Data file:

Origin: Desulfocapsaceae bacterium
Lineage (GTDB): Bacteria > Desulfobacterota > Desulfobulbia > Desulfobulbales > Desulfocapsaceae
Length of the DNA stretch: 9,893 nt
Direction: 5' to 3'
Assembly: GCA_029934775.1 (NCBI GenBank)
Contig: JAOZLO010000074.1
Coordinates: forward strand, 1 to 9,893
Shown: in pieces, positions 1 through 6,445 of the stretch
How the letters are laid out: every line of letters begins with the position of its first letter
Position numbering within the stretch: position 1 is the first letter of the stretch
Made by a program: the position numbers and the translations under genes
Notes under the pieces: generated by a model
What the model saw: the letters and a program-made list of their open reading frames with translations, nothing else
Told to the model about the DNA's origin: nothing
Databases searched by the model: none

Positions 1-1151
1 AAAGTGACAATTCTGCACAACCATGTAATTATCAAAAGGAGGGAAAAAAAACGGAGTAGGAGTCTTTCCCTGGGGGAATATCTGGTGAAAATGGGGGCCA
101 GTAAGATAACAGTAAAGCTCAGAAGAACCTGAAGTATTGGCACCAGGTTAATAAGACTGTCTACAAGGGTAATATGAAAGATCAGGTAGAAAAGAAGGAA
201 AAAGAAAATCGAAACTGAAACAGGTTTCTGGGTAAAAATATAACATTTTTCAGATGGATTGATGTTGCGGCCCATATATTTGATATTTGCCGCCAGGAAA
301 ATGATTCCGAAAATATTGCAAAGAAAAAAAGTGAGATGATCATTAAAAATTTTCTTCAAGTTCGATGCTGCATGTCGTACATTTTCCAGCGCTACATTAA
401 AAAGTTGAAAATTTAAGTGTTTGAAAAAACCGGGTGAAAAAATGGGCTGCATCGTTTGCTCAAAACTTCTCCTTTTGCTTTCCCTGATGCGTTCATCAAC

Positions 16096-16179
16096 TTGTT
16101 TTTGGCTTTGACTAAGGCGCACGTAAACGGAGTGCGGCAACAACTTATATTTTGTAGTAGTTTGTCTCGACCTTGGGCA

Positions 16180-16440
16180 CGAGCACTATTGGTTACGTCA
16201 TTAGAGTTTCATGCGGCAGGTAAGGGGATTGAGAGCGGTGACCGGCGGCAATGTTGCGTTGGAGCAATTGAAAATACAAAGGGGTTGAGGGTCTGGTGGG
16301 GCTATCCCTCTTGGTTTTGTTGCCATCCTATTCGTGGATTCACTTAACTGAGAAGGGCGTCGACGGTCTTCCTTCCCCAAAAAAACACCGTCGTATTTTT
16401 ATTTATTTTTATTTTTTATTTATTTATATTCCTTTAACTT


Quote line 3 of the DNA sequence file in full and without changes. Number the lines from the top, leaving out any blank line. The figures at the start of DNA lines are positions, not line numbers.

Length of the DNA stretch: 9,893 nt